Sukumar found that raids were only carried out by a few isolated male elephants in the state of musth – a periodic surge of reproductive hormones in bull elephants. For an elephant to sustain the state of musth, and thereby increase its chances of mating, it had to increase its nutritional intake. It did this by raiding agriculture fields that lined the fringes of forests. And since an elephant in musth is aggressive, these crop-raids sometimes led to human casualties. Sukumar went as far as suggesting the culling of problem elephants to prevent this conflict.
Sukumar’s study was path-breaking in its use of knowledge generated in the West (mathematical ecology) to answer questions based on Indian realities.
Apart from insights into elephant-human conflict, the study also provided new insight into the population of elephants in southern India, and their home ranges, or the areas utilised by animals in their lifetimes.
“My study found that while the accepted home range area of elephants was considered to be around 100-200 square kilometres, it actually ran into several hundred kilometres,” Sukumar said. This, he added “was important in the recommendations that we made as part of the Elephant Task Force report created between 1989 and 1992.” Based on these recommendations, the Indian government launched Project Elephant in 1992, which aimed at conserving elephants and reducing conflict with humans.
Project Tiger focused on creating islands of protected areas in the form of tiger reserves. Project Elephant also took into account the idea of “corridors” that connected protected areas that also needed some degree of protection. It was an idea Sukumar had encountered earlier in Sri Lanka and Malaysia. Further, the project did not seek to evict all humans in a protected area, but rather to regulate human activity.
Apart from these advances in the field, Lewis notes that conservation sciences in India also received a boost with the setting up of the Wildlife Institute of India in 1982. With the frosty relations between India and the United States having thawed by now, the institute became a crucial centre of formal scientific cooperation between the two countries.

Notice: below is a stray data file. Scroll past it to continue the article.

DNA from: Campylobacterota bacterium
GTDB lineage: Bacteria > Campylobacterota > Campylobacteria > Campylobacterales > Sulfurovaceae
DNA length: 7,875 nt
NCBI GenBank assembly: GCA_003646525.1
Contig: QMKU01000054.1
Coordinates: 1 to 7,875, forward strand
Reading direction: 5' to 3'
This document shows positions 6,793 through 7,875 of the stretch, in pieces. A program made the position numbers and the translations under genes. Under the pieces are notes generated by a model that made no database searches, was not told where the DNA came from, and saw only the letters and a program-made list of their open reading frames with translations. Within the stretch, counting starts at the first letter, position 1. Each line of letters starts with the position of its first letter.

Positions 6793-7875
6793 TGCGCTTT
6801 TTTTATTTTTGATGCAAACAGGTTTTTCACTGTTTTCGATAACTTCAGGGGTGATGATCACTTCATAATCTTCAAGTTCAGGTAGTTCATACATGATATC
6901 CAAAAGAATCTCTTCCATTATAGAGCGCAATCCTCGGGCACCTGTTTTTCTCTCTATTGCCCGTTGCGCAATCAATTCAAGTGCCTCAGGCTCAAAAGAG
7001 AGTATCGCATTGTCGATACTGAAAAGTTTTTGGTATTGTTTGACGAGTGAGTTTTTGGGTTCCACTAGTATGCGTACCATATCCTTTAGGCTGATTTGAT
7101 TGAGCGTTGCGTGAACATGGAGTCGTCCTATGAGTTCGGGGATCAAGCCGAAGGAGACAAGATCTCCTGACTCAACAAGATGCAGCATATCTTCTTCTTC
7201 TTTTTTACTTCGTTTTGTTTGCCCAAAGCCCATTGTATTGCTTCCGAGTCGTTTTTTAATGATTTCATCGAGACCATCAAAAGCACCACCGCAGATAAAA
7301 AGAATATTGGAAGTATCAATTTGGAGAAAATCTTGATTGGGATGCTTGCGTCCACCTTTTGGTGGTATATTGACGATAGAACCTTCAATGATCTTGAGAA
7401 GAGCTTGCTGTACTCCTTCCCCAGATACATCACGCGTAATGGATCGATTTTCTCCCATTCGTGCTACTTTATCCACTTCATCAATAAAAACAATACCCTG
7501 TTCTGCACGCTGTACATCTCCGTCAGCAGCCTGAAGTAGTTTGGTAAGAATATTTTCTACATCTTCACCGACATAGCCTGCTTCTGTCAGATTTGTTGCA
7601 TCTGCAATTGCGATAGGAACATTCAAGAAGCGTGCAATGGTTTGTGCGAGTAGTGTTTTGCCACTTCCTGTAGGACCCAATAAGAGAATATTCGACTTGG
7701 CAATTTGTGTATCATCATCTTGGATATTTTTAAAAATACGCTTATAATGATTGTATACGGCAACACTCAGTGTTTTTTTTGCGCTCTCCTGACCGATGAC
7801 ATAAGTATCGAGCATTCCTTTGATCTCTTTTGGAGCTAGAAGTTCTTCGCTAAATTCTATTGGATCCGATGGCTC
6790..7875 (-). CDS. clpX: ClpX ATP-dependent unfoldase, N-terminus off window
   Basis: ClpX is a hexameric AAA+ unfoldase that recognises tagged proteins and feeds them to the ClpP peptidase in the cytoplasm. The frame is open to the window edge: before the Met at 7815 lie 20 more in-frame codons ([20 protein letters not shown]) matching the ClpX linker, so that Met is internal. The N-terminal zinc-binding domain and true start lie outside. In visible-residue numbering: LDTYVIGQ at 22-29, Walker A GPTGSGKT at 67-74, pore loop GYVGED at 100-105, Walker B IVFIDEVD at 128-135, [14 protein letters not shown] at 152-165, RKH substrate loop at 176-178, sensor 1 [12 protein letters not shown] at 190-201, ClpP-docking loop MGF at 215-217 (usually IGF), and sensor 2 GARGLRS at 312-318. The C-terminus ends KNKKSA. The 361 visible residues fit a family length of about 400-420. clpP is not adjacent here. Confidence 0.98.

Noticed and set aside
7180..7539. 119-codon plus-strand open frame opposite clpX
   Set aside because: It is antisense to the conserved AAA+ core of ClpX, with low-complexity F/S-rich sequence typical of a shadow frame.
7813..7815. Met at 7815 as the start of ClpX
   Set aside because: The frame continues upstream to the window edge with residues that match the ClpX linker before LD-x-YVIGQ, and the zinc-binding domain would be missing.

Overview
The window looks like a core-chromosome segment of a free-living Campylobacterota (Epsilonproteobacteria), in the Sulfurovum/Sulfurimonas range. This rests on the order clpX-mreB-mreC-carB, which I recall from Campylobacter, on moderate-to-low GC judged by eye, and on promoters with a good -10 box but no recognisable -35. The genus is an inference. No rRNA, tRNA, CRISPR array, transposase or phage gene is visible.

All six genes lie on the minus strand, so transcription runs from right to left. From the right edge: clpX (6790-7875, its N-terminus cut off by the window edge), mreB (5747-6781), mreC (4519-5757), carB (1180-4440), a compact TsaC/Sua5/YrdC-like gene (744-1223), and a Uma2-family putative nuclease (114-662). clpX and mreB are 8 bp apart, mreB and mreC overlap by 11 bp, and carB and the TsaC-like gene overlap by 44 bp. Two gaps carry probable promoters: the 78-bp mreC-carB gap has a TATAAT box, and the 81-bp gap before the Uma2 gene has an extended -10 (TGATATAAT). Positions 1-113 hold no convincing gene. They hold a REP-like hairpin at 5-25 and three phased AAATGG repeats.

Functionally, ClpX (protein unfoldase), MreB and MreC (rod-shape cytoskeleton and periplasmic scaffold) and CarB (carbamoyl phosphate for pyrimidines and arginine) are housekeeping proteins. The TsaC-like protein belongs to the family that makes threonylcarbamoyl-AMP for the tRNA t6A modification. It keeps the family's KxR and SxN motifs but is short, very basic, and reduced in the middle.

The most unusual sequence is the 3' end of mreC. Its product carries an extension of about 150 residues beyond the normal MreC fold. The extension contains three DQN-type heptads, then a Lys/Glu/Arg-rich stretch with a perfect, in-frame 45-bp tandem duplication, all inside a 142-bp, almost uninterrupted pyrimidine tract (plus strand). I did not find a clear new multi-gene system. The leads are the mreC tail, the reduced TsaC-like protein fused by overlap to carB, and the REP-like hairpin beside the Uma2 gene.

This renewed relationship also brought India funds and equipment, such as camera traps and radio telemetry systems, which revolutionised data collection in wildlife studies. “Radio telemetry and camera traps really improved our understanding of migratory behaviour and home ranges of animals,” Chundawat said.
“In Panna, where I did my radio telemetry study on tigers, it was found that what was earlier considered four tigresses, was actually just one,” he added.
Lewis notes that focus was also shifting from charismatic species like the elephant and tiger, to less famous members of the animal kingdom, like the great Indian bustard and peninsular wolves. Both of these were grassland species that are known to co-habit with humans, with some conflict in the case of wolves and herders.
Conservation science that took into account interactions between humans, animals and habitats, was further developed in the 1980s and 1990s by new science and advocacy organisations, such as the Pune-based Kalpavriksh and the Bengaluru-based Ashoka Trust for Research in Ecology and the Environment, or ATREE.
A study by Nitin Rai for ATREE, for instance, examined traditional fire management practices of Sholiga tribals in Bandipur, which involved periodically burning underbrush. This was banned by the government – but the study found that the practice helped clear the forest of invasive species like lantana, and helped prevent the breakout of larger fires.
The emergence of new ideas in conservation was also aided by a shift in the country’s political realities. The growth of regional parties led to less centralisation of power, and a greater pushback against central diktats on inviolate areas and eviction. In the 1980s, according to Rangarajan, one in five national parks and wildlife sanctuaries reported instances of physical clashes between the authorities and residents.
At an international level too, discontent with the model of protected areas as fortresses was becoming vocal. “There were debates around people’s inclusion in conservation in the IUCN itself by the 1980s,” which emerged from human rights discourse in Africa and Latin America, Ashish Kothari, the head of Kalpavriksh said. Discussion now moved away from the management of Protected Areas, to questions of who should govern these areas.
There were other signs that the old model was failing. Rangarajan notes that poaching and smuggling of wildlife reached new highs, unprecedented since the 1970s. In August 1993, authorities seized around 400 kg of tiger bones, after which it came to light that as many as 600 tigers had been poached in a period of four years. Rhino and elephant poaching was also rampant.
It was in this context that the next major shift occurred in conservation sciences in India, centred around the snow leopard. The environment ministry, which had been created in 1985, first attempted to set up Project Snow in 1988. The project failed to take off, according to Jhala, because the Planning Commission did not set aside funds for it. Bhatnagar noted that earlier efforts stalled because the project was focused around Jammu and Kashmir – a massive meeting had even taken place in Srinagar. But with the emergence of militancy, as well as the economic crisis of 1991, the project took a back seat.